1. Needing more workers
In addition to the aging of the baby boomers, family and policy changes are increasing demand for additional direct-care workers. Families live further away from aging relatives and policy changes in Medicaid and Medicare are encouraging patients to stay in their homes to receive care, rather than in long-term care facilities
America will need an additional 2-3 million more long term care workers.
2. Increasing numbers of patients
As life expectancy continues to rise in tandem with the aging of the baby boomers, Michigan’s long-term care workforce will continue serve increasing numbers of patients.
Additionally, Affordable Care Act changes will continue to provide continuum of coverage for “dual-eligibles,” the growing number of elderly and disabled patients who qualify for both Medicare and Medicaid.
These types of patients will demand greater in-home direct care as part of an on-going commitment at the state level to address the complex care needs – and their attendant costs — for these populations.
3. Needing more highly-trained workers
Even as demand (and Medicare payments) for specialized gerontologists increases, the number of applications to gerontology fellowships are decreasing. These specialized physicians will be increasingly essential in a rapidly aging state.
Chris Langston found that even a projected Medicare payment rate increase that would amount to around $20,000 a year for gerontologists, applications to gerontology fellowships fell. Last year the total number of new gerontology fellows fell to below 200 – despite increasing numbers of graduating residents.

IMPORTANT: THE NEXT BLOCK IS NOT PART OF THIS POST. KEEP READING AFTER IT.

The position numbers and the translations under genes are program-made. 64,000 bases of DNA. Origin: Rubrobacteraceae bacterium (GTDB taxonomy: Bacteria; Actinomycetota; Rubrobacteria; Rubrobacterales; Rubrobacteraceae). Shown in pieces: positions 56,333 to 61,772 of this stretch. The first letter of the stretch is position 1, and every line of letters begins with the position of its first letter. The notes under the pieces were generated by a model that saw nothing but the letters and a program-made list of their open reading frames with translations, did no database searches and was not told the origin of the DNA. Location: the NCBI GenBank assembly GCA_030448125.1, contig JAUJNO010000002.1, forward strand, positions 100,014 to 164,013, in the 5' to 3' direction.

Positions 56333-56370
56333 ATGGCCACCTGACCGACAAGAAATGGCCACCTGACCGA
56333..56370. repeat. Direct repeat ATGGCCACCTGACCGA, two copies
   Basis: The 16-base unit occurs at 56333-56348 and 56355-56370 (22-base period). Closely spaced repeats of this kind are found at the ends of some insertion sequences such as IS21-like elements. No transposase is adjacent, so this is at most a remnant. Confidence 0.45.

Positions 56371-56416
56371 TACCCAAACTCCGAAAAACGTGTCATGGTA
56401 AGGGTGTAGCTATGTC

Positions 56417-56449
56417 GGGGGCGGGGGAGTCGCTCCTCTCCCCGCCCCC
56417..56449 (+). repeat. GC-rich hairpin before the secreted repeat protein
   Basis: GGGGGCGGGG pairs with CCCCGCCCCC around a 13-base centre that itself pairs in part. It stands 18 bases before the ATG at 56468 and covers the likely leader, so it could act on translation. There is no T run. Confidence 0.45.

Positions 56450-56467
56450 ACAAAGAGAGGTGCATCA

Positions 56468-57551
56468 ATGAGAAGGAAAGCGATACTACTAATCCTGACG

More gerontological training is essential at all levels of health care education: doctors, nurses, PA’s, and allied health professionals need additional education on the needs of elderly patients.
4. New health care setting care models won’t be a cure-all
New models for health care settings have often promised to a “silver bullet” to fix health care problems. However, one change won’t fix everything, there will need to be a wide range of solutions that look at every aspect of health care delivery for older adults with complex health care needs.
5. Cost of inaction is sky high
Waiting to address the many challenges facing long-term care workforce: pay, working conditions, employee training and turnover, and lack of career advancement; will not make these problems disappear.
The costs of inaction on these issues will only grow as the numbers of patients needed multiply, exacerbating existing challenges and limiting future solutions.
Download the Michigan Health Council’s long-term care workforce fact sheet. For more information, contact the MHC here.
One thing that will change?
New education, training, and programs to address career development will be essential. Without new programs to examine these issues, there may not be enough long-term care employees to care for this growing group of patients.
Innovative solutions are essential to developing programs that address the long term care workforce challenges facing Michigan.
Ideas like developing career pathways between work and college training for long-term care workers, and partnerships with colleges to create opportunities for joint work and college credit are needed to ensure a sufficient workforce to meet the health care needs of Michigan’s patients and families.